Vulnerabilities in Wordpress Plugins May Lead Hackers Inside Corporate Networks

Wordpress, one of the most popular content management system (CMS), supports a plugin-based architecture. The support for over 55,000 plugins makes this platform suitable for a large number of business use-case implementations. But this also makes it one of the most vulnerable open-source software, as evident in several recent incidents.

Wordpress plugin vulnerabilities

There have been a large number of cases when a vulnerability in the plugins enabled hackers to abuse the website and even the entire IT infrastructure.

  • In April 2020, a vulnerability was found in the ‘Real-Time Find and Replace’ plugin (having over 100,000 installations), which could have allowed an attacker to inject malicious Javascript anywhere on a site by tricking the administrator.
  • In March 2020, a critical privilege escalation vulnerability was found in the WordPress SEO Plugin Rank Math plugin, having more than 200,000 active installations. This vulnerability could allow hackers to get admin privileges to any registered user.

Real-world attack incidents

There have been several occasions wherein a vulnerability in WordPress plugins had led the hackers to do severe damage to business operations of targeted organizations.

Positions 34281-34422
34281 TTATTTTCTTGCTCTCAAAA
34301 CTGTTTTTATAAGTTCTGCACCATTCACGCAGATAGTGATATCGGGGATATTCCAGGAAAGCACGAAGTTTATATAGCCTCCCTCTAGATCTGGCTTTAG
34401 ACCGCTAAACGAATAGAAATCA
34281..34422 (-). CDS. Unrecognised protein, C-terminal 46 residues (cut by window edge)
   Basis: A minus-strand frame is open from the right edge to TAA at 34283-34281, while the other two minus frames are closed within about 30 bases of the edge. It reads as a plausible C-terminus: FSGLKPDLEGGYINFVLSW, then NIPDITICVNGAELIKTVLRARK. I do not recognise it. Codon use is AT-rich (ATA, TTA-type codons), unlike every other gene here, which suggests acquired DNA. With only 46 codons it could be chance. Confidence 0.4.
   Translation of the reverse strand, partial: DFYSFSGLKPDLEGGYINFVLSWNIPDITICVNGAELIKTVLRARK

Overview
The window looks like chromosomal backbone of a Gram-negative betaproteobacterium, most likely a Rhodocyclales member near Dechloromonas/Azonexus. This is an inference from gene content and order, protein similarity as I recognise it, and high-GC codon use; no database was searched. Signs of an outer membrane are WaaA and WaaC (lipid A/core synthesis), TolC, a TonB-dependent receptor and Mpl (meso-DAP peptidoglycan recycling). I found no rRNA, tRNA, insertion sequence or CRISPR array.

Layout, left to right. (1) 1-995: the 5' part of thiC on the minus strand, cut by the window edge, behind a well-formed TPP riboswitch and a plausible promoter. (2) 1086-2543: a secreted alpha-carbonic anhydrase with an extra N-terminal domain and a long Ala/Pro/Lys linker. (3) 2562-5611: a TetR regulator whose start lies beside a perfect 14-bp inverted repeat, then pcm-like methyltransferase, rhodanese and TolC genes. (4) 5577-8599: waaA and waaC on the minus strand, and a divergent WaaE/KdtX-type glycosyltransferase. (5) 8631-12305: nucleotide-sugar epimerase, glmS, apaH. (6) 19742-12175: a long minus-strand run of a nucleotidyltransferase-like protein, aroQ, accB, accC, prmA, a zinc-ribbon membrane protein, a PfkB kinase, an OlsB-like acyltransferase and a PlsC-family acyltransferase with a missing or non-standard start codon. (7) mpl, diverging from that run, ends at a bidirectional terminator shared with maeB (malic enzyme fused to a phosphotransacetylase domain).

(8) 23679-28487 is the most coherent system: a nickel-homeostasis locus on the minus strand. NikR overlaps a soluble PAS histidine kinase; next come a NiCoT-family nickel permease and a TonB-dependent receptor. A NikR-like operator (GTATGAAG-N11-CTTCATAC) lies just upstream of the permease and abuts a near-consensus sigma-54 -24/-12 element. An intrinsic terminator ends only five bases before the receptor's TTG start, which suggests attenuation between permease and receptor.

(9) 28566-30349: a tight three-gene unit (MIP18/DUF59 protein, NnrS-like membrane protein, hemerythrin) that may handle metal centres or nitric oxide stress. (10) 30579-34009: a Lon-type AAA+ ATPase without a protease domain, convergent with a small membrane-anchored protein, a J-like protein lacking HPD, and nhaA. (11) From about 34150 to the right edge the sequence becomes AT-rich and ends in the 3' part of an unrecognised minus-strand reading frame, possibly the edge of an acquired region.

• In April 2020, the WordPress e-commerce sites powered by WooCommerce plugin were being targeted by a JavaScript-based card-skimmer malware, which could allow hackers to steal credit card numbers of all the visitors of the websites.
  • In February 2020, thousands of cyberattacks were identified, targeting the WordPress plugin, Duplicator. These attackers were targeting an unauthenticated arbitrary file download vulnerability found in Duplicator prior to version 1.3.28 and Duplicator Pro prior to version 3.8.7.1.
  • In February 2020, it was found that a hacker had infected more than 20,000 WordPress sites in the past one year, by distributing trojanized versions of premium WordPress themes and plugins.
  • In November 2019, two campaigns were identified distributing the Netsupport Remote Access Trojan (RAT) via a fake Flash Player update, by exploiting the vulnerabilities introduced by plugins, themes, and extensions in Wordpress and several other CMS platforms.

How to stay protected

To protect the Wordpress websites, use only reliable plugins from trustworthy sources only, and keep them updated with the latest patches. Also, there are a large number of security-related Wordpress plugins, like Google Authenticator (for enabling 2FA) and many more, which can be used to ensure robust security.